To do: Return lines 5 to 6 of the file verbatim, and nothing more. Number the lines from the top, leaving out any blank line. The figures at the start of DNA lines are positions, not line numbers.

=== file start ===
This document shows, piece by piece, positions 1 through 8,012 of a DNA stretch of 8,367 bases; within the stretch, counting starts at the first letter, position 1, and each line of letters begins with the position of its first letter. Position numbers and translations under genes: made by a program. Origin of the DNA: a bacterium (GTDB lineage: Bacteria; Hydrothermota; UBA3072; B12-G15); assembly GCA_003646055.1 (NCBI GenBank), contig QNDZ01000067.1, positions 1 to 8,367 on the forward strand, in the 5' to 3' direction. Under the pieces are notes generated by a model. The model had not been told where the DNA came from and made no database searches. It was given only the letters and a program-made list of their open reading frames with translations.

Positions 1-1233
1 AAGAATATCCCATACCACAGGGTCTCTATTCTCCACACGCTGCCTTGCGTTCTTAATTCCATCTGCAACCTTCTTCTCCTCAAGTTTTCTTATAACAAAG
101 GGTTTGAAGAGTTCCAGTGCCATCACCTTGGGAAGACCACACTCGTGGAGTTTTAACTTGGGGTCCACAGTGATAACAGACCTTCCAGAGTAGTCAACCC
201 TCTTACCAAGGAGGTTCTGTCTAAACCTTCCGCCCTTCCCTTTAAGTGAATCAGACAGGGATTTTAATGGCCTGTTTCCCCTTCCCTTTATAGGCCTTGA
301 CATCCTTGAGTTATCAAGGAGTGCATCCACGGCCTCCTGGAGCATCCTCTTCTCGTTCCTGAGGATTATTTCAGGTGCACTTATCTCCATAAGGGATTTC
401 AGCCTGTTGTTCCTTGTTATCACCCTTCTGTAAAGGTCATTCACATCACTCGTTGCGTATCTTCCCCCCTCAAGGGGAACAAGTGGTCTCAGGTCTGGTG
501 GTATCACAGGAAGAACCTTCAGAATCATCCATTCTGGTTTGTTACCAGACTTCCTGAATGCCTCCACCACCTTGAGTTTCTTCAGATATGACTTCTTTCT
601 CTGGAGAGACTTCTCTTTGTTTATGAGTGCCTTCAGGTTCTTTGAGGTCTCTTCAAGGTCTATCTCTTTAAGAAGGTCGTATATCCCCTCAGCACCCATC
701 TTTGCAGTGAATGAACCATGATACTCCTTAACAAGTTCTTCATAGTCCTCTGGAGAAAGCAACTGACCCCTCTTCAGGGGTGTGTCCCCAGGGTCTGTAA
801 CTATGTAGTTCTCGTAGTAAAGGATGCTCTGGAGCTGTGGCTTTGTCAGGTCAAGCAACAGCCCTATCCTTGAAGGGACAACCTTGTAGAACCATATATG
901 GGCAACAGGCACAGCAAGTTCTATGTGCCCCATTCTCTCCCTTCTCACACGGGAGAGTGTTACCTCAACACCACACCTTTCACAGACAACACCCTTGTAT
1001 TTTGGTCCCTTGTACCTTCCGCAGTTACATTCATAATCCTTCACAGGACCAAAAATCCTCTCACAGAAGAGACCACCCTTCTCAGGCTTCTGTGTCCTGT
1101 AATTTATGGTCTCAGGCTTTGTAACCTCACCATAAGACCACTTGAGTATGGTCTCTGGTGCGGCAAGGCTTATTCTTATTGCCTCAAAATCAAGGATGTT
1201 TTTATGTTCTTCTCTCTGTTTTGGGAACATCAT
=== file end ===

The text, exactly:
201 TCTTACCAAGGAGGTTCTGTCTAAACCTTCCGCCCTTCCCTTTAAGTGAATCAGACAGGGATTTTAATGGCCTGTTTCCCCTTCCCTTTATAGGCCTTGA
301 CATCCTTGAGTTATCAAGGAGTGCATCCACGGCCTCCTGGAGCATCCTCTTCTCGTTCCTGAGGATTATTTCAGGTGCACTTATCTCCATAAGGGATTTC